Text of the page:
Grey Banded Kingsnake

Meet Ticket, the Grey Banded Kingsnake.

The gray-banded kingsnake, sometimes referred to as the alterna or the Davis Mountain king snake, is a species of nonvenomous snake in the family Colubridae. The species is endemic to the southwestern United States and adjacent Mexico.

A moderately sized snake, the gray-banded kingsnake can grow up to 4 ft (120 cm) in total length (including tail), with the average total length being 3 ft (91 cm). It has a relatively wide head (when compared ...

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Mexican Black Kingsnake

Meet Vader, our Mexican Black Kingsnake.

The Mexican black kingsnake is part of the larger colubrid family of snakes, and a subspecies of the common kingsnake, which is debated by herpetologists to contain as many as 10 unique varieties. This species occupy rocky areas and places lush with vegetation in various regions of the Sonoran Desert, Northwestern Sinaloa, Mexico, and small parts of Arizona.

In captivity, they can remain in excellent health through a strict diet of mice and generally require ...

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Hog Island Boa Constrictor

Meet Mocha, the Hog Island Boa Constrictor.

This boa constrictor comes from the Cayos de Cochinos, a group of small islands off the coast of Honduras in South America. By current classification, taxonomists put the Hog Island boa into the same species group as Boa constrictor imperator, or the “common boa.” But many people feel the Hog Island boa should be classified as a separate subspecies of boa constrictor since it is unique in both appearance and geographic range.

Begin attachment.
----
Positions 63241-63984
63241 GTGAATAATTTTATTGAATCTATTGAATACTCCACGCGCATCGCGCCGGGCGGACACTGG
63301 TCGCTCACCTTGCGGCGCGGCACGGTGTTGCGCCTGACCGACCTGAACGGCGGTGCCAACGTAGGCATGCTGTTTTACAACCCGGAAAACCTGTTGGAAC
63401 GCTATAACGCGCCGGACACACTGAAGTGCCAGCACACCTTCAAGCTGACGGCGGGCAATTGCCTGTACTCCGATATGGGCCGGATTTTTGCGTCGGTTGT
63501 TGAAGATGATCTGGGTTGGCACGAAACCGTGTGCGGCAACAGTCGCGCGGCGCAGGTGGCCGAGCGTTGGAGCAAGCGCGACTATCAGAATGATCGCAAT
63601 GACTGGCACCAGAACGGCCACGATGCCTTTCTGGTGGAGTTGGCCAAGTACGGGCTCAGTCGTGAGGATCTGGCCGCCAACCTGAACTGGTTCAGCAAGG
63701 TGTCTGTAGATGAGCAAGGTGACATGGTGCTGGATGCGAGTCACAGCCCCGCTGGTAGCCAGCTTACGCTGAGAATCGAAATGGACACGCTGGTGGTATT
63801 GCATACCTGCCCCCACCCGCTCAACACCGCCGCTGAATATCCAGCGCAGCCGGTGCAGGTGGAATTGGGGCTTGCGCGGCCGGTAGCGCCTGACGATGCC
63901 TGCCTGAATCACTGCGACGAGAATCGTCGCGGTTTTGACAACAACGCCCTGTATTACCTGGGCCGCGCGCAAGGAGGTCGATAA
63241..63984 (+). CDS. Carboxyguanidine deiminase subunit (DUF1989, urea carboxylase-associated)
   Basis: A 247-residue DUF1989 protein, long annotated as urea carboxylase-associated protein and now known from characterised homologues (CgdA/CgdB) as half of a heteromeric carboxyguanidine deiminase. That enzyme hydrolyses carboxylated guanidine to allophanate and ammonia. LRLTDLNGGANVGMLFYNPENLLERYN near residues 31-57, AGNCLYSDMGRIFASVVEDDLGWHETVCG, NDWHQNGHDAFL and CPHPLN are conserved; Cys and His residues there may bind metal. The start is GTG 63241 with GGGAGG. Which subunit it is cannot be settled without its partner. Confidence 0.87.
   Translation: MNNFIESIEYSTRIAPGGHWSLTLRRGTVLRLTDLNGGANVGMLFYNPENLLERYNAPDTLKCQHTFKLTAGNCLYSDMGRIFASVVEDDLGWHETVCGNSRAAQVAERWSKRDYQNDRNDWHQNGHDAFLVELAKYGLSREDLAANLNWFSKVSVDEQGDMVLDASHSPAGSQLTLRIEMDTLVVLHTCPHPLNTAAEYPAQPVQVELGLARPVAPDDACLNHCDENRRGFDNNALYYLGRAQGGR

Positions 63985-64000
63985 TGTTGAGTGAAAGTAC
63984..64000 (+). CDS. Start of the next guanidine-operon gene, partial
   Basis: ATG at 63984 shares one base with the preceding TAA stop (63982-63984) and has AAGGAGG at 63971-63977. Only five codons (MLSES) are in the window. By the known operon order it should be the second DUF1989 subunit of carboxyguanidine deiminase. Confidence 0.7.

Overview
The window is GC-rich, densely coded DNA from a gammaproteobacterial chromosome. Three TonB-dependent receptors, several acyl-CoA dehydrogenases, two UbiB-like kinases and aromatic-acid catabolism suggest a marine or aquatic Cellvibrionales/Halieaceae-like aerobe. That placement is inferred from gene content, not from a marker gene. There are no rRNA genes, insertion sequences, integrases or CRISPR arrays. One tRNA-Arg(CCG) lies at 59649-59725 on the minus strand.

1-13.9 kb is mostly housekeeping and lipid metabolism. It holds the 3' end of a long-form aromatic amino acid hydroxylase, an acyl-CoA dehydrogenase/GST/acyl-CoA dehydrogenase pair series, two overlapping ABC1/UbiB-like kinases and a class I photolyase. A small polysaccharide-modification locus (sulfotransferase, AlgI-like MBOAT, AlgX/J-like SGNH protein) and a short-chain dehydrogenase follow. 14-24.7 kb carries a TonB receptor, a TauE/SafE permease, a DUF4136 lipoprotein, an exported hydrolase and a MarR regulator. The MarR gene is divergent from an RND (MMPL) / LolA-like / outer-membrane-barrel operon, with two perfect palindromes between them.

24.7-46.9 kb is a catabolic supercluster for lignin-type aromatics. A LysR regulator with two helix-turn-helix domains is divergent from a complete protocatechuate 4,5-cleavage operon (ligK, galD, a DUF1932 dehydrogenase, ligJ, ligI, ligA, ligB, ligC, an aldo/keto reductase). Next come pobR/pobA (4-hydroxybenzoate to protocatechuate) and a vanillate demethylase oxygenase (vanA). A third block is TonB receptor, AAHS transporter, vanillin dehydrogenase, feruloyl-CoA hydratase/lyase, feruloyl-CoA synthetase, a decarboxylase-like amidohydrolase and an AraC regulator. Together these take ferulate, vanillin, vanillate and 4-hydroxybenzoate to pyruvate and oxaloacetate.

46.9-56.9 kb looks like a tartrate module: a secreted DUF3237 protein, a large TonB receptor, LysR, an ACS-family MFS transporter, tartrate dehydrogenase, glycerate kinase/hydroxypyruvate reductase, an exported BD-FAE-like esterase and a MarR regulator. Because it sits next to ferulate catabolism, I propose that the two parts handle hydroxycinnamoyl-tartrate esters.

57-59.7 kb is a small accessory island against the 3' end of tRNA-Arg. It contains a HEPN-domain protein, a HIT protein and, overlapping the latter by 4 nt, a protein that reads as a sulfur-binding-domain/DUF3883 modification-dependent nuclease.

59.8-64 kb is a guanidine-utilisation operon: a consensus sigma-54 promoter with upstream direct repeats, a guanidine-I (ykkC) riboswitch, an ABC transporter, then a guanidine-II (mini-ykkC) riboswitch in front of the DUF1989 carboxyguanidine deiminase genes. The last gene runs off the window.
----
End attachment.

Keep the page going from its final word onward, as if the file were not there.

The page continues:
There are a ...

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Virginia Opossum

Meet Rupert, the Virginia Opossum.

The Virginia opossum, commonly known as the North American opossum, is the only marsupial found north of Mexico. In the United States, the animal is typically referred to simply as a possum. It is a solitary and nocturnal animal about the size of a domestic cat.

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Meet Gertie the groundhog.

The groundhog, also known as a woodchuck, is a rodent of the family Sciuridae, belonging to the group of large ground squirrels known as marmots. It was first scientifically described by Carl Linnaeus in 1758. The groundhog is also referred to as a chuck, wood-shock, groundpig, whistlepig, whistler, thickwood badger, Canada marmot, monax, moonack, weenusk, red monk and, among French Canadians in eastern Canada, siffleux.

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Red Tailed Hawk

Meet Jasper, our red tailed hawk.

The red-tailed hawk is a bird of prey that breeds throughout most of North America, from the interior of Alaska and northern Canada to as far south as Panama and the West Indies. It is one of the most common members within the genus of Buteo in North America or worldwide.

The red-tailed hawk is one of three species colloquially known in the United States as the “chickenhawk”, though it rarely preys on standard-sized chickens.

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Great Horned Owl

Meet Dracula our Great Horned Owl.

The great horned owl, also known as the tiger owl or the hoot owl, is a large owl native to the Americas. It is an extremely adaptable bird with a vast range and is the most widely distributed true owl in the Americas.

Its primary diet is rabbits and hares, rats and mice, and voles, although it freely hunts any animal it can overtake, including rodents and other small mammals, larger mid-sized mammals, birds, reptiles, amphibians, ...

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Box Turtles

Meet Fonzie and Carolina, our box turtles. Shelled box turtles are turtles of the genus Terrapene native. Although box turtles are terrestrial members of the American pond turtle family, they are not members of the tortoise family. They are largely characterized by having a domed shell, which is hinged at the bottom, allowing the animal to close its shell tightly to escape predators.

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